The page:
the past three years. Industry watchers said the government wanted to raise
the price of fuel by removing the huge subsidy that has seen prices depressed
for over 18 months. A sharp fuel rise would then be blamed on the private
sector. Economists said there was potential for greater problems in the fuel
sector if the government was to liberalise. They said the whole exercise
hinged on the devaluation of the Zimbabwe dollar and access to foreign
"Government is harvesting 40% of forex receipts to pay for the
energy imports," one economist asked. "What will happen to that aspect
when deregulation comes in?
"How is that piece of cake going to be
distributed. Who will benefit in the end?"
Captains of multinational
fuel companies based here this week said liberalisation of the industry was
likely to push some of them out of business. They said the government was
likely to come up with a quota system that would be heavily tilted in favour
of indigenous players who have been clamouring for preferential
A Harare-based econo-mist who spoke on condition of anonymity
said the latest policy announcement is intended to push long-established oil
firms out of business as Noczim has been directed to give 75% of its fuel to
new companies while another 25% would be old, established oil
"The system is so massively rigged to support the new fuel
companies who were granted licenses to import the commodity. This is a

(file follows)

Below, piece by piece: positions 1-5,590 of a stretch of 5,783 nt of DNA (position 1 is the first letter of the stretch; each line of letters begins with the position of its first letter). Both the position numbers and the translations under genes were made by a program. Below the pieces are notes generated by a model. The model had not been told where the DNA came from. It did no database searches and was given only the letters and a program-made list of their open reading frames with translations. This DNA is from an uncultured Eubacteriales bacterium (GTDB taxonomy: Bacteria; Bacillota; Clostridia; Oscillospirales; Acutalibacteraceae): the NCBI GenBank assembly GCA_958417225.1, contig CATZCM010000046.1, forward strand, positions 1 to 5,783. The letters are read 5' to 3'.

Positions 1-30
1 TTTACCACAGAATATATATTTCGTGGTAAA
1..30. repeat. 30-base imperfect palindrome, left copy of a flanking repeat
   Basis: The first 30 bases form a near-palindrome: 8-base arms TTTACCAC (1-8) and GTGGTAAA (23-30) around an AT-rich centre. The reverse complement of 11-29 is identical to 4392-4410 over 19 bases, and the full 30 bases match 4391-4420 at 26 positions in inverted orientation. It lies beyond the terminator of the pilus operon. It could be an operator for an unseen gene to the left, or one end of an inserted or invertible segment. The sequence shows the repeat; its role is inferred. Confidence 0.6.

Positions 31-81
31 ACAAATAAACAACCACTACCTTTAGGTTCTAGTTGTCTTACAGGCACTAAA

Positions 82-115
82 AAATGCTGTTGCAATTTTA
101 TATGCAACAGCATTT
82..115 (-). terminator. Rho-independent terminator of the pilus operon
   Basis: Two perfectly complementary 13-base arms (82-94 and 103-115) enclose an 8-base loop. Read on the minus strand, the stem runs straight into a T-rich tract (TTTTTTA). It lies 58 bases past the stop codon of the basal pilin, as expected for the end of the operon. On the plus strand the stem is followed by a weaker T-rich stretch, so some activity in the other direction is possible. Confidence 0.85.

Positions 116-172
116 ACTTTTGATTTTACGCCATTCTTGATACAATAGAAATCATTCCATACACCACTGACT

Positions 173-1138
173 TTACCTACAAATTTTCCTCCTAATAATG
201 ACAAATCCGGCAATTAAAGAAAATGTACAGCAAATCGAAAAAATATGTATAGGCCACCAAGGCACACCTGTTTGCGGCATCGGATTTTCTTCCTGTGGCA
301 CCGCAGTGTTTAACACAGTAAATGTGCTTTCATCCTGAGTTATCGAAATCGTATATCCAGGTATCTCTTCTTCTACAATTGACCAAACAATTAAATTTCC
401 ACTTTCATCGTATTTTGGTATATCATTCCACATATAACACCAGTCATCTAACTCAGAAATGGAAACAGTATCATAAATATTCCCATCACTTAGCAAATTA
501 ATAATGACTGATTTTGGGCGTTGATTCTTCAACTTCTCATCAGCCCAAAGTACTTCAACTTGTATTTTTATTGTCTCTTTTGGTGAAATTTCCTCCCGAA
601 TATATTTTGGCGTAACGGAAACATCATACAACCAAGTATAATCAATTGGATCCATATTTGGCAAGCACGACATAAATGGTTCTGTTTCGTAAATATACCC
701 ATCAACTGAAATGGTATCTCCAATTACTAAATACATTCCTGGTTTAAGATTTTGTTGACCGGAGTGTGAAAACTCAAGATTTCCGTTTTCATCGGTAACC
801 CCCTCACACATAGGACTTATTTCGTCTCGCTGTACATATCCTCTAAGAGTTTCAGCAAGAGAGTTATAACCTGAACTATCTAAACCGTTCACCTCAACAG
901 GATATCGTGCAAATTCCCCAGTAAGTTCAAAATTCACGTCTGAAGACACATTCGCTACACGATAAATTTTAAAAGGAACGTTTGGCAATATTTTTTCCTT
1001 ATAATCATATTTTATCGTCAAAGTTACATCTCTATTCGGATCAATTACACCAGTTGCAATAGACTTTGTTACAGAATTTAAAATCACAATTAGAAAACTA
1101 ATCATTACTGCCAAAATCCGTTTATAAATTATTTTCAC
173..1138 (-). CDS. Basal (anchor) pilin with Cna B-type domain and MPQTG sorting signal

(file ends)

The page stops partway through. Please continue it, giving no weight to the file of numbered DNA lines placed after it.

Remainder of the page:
looting exercise which will be backed by law which needs to be exposed," said
"This would give a massive advantage to other new firms at
the expense of old firms which would result in massive profits for new
players as Noczim has been directed to give priority to new companies instead
of the old existing companies." The economist said that Noczim has now been
directed to give 75% of the fuel to new companies while 25% would be made
available to established firms, adding that effectively the old companies
would have to import fuel on their own.
He described the situation as
"a fascinating subject of making quick profits at the expense of
In 2000, the multinational companies tried to convince
government to grant them the right to procure fuel but the government would
not budge. Instead, it gave out more licenses for fuel distribution than
procurement to the emerging locally-owned companies. Measures to open up the
industry - with the issuance of licences failed - to have the desired effect
as it simply increased the number of marketers but failed to address the key
issue of importation.
The few companies that have been able to import,